10 Photos of Sandy’s Impact on Long Island for Superstorm’s 10th Anniversary

Clockwise from top left: A radar image of Superstorm Sandy, an aerial view of the breach in Fire Island dubbed “New Inlet,” LIPA crews working to get the lights back on, a house on Fire Island that fell off of its pilings, one of the many felled trees, cars buried in sand in the streets of Long Beach, gas lines that extended for hours and blocks, and Red Cross volunteers helping survivors at Cedar Creek County Park in Seaford. Center from left: the splintered Long Beach boardwalk and a boat that floated onto the Long Island Rail Road tracks.

Saturday marks 10 years since Superstorm Sandy caused catastrophic damage to Long Island, destroying dozens of homes, leaving most residents without power, breaching barrier islands and incapacitating a sewage treatment plant.

Sandy rolled ashore Oct. 29, 2012, killing 153 people, including 53 in New York—13 of them on LI. Millions were displaced across the East Coast, with about 40,000 in The Empire State. Causing an estimated $65 billion in damage, the storm is the sixth costliest on record—down from second.

The Bay Park Sewage Treatment Plant, which was knocked offline for a month after the storm, spewing sewage into waterways and homes, has been reconstructed. Waterfront neighborhoods that were flooded in the storm surge have changed dramatically, such as the shuttering of Long Beach Medical Center. And questions linger about how transparent federal agencies have been while allocating the $50 billion recovery aid package.

Some of the money was allocated to fund workers to finally start in December 2021 a long-stalled $1.7 billion federal project to mitigate storm damage from the South Fork to Fire Island, more than a half century after the idea was proposed.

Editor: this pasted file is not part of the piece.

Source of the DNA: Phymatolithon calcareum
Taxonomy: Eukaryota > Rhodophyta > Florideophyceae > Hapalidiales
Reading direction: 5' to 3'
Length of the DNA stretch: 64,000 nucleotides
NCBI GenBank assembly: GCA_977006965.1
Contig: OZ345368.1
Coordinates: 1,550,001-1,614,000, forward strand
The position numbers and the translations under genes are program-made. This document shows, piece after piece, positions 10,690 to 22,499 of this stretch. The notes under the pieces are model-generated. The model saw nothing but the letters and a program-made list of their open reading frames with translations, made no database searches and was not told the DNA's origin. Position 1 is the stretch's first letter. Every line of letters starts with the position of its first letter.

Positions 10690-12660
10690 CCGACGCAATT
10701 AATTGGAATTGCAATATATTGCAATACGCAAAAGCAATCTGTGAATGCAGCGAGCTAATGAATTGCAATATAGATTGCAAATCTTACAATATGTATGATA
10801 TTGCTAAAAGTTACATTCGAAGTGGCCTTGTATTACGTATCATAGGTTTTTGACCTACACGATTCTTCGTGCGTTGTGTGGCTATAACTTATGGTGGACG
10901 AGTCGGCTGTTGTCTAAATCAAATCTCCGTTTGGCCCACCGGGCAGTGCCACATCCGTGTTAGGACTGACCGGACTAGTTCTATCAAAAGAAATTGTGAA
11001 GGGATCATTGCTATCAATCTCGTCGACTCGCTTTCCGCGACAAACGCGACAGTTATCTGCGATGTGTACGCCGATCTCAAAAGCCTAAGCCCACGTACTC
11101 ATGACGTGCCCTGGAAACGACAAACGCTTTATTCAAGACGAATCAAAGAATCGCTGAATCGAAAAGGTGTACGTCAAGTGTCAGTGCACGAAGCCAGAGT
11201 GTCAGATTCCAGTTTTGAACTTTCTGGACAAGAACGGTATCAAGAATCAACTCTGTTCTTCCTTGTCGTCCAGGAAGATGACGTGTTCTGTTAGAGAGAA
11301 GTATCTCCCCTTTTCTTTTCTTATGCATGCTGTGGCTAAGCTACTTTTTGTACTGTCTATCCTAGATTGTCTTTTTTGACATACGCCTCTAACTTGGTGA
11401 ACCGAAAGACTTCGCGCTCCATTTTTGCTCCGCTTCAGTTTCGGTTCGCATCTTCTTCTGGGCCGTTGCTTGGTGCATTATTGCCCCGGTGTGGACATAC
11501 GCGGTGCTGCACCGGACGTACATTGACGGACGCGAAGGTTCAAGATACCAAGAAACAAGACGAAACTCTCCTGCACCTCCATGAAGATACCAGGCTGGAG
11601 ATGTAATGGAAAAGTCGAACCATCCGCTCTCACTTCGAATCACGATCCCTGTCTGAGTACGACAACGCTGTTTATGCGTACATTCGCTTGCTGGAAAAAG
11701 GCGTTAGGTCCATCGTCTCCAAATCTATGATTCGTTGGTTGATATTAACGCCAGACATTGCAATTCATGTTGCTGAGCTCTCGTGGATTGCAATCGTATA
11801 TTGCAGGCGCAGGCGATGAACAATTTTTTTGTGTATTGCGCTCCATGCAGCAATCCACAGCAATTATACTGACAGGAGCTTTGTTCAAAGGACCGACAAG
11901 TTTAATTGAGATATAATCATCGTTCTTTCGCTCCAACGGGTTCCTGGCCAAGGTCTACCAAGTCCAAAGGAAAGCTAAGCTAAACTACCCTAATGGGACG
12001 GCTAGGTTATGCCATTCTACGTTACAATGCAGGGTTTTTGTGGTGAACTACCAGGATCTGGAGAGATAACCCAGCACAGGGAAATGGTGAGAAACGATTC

Here are 10 photos that captured the devastation.

A satellite image of Sandy on its way up the East Coast before it made landfall in New Jersey on Oct. 29, 2012. (NOAA)
Lindenhurst was among the worst flooded areas on LI after Superstorm Sandy (Photo by Jason DeCrow)
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This scene of a boat in a yard in South Freeport is just one example of the sheer destruction Hurricane Sandy unleashed on Long Island. (Michael Conforti/Long Island Press)
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The Long Beach boardwalk was among the many structural casualties of Superstorm Sandy. (Photo by Joe Abate)
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Hundreds of people swarmed a Hess gas station on Sunrise Highway in Lindenhurst on foot and by car Saturday, Nov. 3, 2012 to get as much fuel as they could as temperatures continued to drop and more than 700,000 residents remained without heat or electricity one week after Hurricane Sandy wreaked devastation across the Northeast. It was a familiar scene across Long Island. (Christopher Twarowski / Long Island Press)
Some homes, like this one swept off of its foundation on Fire Island, were total losses after Sandy (Timothy Bolger/Long Island Press.)
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Downed telephone and power lines, such as these on Sunrise Highway in Massapequa, were a common scene following Hurricane Sandy. (Christopher Twarowski/Long Island Press)
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Cars were buried in sand last October when Hurricane Sandy struck Long Beach. (Kevin Kane/Long Island Press)
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The breach on Fire Island at Old Inlet was one of three opened by Superstorm Sandy and the only one left open. One of the other breaches was also on FI, at Smith Point, and the other was at Cupsogue Beach in Westhampton. (FINS).
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Residents of some communities devastated by Hurricane Sandy took to warning potential looters targeting affected and abandoned homes. (Christopher Twarowski / Long Island Press)